Wednesday, 18 December 2013

Policy progress in the LCC

I've left this blog fallow for a while, and this sort of thing becomes the more difficult to take up again the longer it is left. It becomes too overtaken by events, and there develop too many possible angles to cover. The point of my last post was to explain the policy position I wished London Cycling Campaign to take on cycle network standards, in particular, how I wished them to campaign for only one standard of provision for all users, as opposed to the two-tier approach which has been commonplace in UK cycling provision up until now.  I am pleased to say that the LCC AGM overwhelmingly backed my Motion 5:
In summary, London’s cycle network should not be designed in such a way as to create a two-tier network, one that trades safety against convenience; rather uniformity of provision should make all areas suitable for everyone.
And it also, perhaps even more importantly, overwhelmingly backed Rachel Aldred's Motion 3:
This policy is designed to ensure that we campaign for a dense network of streets that have either low-speed motor vehicles in low volumes, or protected space for cycling, including through junctions.
A network with these characteristics is likely to provide safe and inviting streets suitable for everyone to cycle.

Our new policy is to call for intervention when motor vehicle speeds are above 20mph or the number of passenger car units (PCUs) on a given street exceeds 2000 per day.
These two policies I regard as a solid bedrock that both LCC, and any other cycling campaigns that choose to follow its example, can use to assess which schemes are acceptable: which genuinely provide the "space for cycling" that we are asking for: space that is both subjectively and objectively safe, usable, and inviting. They lay down clear standards that cannot be escaped from or wriggled-out of: in particular the 20mph and 2000 PCU criteria. Of course, they do not fully specify what quality cycle provision looks like; that would be impossible in the wording of a short motion to be debated at a meeting. The full explanation of the "Protected Space for Cycling" policy may be read here, but that is only three pages and still can't be a full explanation of what we are campaigning for. We know there will be many other factors at play in determining whether cycle provision and cycle routes will be successful: factors of directness, priority, efficiency, legibility, social safety and overall quality. We know the treatment of junctions is critical, and this policy does not attempt to go into that at all. We can't lay down in one policy a set of design standards. Transport for London is producing a new set of design standards currently, and I await to see what they say (word is that they are a major advance on previous standards). But the policies enshrined in LCC's Motions 3 and 5 do represent, I believe, a real leap forward in terms of campaigning clarity, vision and ambition.

In fact there was little opposition in the AGM to Motion 5. There was a concerted attempt by anti-infrstructuralist (and now re-elected Board member) Oliver Schick to derail Motion 3. He first tried a procedural ruse, claiming that because the full explanation of the policy had not been included with the AGM papers (as it was available on the web), it could not be voted on. This argument was quashed by the Chair. (It was noted that the accounts had been approved by a vote, even though those were not in the AGM papers either.) He then tried to replace the carefully-considered argument of the "Protected Space" policy, which differentiates between the functions, and necessary treatments, of main roads and side-streets, with a simple call for 20mph everywhere, without a call for protected space anywhere. The meeting had the good sense to reject this approach overwhelmingly.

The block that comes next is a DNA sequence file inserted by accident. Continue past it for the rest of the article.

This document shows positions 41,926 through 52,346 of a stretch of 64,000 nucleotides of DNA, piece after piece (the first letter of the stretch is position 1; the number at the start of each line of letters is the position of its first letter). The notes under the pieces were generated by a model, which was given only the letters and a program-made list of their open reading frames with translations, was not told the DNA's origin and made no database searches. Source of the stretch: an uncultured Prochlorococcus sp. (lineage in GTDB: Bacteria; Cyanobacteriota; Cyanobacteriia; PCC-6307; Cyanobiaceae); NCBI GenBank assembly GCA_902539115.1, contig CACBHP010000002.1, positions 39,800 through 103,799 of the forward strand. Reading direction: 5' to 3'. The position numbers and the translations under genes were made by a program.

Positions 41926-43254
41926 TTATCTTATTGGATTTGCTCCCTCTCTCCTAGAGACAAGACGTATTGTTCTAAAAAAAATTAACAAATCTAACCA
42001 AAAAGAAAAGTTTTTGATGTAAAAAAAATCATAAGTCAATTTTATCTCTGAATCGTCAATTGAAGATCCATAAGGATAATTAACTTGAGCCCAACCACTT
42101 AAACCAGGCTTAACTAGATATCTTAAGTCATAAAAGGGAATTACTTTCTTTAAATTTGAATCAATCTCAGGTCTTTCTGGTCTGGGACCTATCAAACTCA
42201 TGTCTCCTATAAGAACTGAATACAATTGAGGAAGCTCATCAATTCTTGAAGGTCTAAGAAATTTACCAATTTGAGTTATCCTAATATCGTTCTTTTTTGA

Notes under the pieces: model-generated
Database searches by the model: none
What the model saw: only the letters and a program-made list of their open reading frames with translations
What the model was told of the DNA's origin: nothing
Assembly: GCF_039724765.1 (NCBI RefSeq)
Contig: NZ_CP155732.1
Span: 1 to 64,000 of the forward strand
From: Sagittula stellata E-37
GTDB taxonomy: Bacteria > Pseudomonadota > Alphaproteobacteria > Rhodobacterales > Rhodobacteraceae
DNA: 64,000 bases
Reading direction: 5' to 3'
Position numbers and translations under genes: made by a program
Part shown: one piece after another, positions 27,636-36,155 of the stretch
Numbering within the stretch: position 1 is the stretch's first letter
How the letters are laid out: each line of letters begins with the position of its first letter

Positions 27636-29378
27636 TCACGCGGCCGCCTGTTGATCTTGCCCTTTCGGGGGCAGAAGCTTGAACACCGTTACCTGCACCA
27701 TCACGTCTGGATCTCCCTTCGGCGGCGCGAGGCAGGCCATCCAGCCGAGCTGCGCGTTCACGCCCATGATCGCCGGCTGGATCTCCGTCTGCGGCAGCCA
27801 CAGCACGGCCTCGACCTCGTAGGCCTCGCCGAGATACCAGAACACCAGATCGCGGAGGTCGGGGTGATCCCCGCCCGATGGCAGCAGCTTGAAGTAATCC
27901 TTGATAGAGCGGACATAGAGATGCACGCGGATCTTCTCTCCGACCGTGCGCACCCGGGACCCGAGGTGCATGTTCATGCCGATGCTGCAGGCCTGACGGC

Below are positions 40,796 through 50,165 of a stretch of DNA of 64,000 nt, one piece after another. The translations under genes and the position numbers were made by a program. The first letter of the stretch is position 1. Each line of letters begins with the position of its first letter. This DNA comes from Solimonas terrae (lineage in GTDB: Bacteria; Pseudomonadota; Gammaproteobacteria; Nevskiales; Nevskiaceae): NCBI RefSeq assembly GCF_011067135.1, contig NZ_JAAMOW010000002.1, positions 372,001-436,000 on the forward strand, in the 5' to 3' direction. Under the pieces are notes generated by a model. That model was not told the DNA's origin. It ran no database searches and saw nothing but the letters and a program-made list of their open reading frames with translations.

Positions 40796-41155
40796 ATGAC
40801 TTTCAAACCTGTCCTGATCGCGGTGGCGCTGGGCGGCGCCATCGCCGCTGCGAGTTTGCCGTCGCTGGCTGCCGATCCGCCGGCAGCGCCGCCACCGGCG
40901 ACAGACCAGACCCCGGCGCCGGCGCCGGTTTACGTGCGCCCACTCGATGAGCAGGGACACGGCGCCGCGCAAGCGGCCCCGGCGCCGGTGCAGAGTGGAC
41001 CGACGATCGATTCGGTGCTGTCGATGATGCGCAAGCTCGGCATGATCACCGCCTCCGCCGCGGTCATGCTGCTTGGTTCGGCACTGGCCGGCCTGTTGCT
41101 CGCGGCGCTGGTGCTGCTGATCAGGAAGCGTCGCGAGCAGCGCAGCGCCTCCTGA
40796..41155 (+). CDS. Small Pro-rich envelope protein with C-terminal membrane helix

However, the workshop session in which I took part in the afternoon, on "Protected space on main roads" revealed a level of misunderstanding and doubt amongst many in the campaign about the policy as it applies to main roads. I think we will have to adopt wordings in the future that leave it beyond doubt how "protected" and how "dedicated" the space on main roads for which we are campaigning needs to be. Shared bus lanes are not "protected" or "dedicated" space for cycling. Advanced Stop Areas are not protected or dedicated space for cycling. (Indeed I believe we should start to generally oppose Advanced Stop Areas on major, multi-lane roads as they are not an appropriate or helpful facility in these places.) Protected, dedicated space means that other vehicles cannot drive or park in the space. It has to be physically segregated using kerbs, wands, bollards, "armadillos", planters, or some such engineering. The protection must continue through junctions, with separation of conflicting traffic flows in time (vehicles not allowed to turn left across the path of straight-ahead cyclists; straight-shead vehicles not allowed to conflict with right-turning cyclists). The principles are well established, and coverage on Camden Cyclists' website and that of Paul James (the in-aptly named Pedestrianise London) goes into many details.

A variant of "dedicated space for cycling" on Royal College Street, Camden.
The political realities are more problematic than the technical principles, however. Some at the afternoon workshop were clearly of the opinion that they would be laughed out-of-court in their local transport department if they argued for Dutch or Danish style space reallocation on the main roads of London. They clearly could not conceive of how it could be done in such a way that could be "sold" to the non-cycling majority and their elected representatives. There were some bizarre claims, such as one that "There is space for this on the roads of Outer London, but not round here": "round here" being the venue of the meeting, the University of North London, on Holloway Road, a road that looks like this:

Spacious Holloway Road in Islington
The claim particularly amused me as an Outer Londoner as it was as if some people had never been to Outer London, and imagined it to be a more leafy version of Dallas, Texas. In fact, most of the main roads in Outer London are the remains of old village High Streets, or lanes that once connected London's orbital villages, and have far less obvious potential to segregate-off cycling than do the capacious boulevards of the West End (Park Lane, Portland Place etc.) or the main arteries of Inner London like Holloway Road. Yes, there are exceptional big roads in Outer London, but there really isn't a pattern of "more road space" being generally available there. If anything, the space ripe for "easy" reallocation is in the centre, where the Congestion Charge, parking restrictions, and general policies making it more difficult to drive and park, including those in force only during the Olympics, have reduced motor traffic and the pressure on road-space.

Cramped Uxbridge Road (with advisory cycle lanes) in Harrow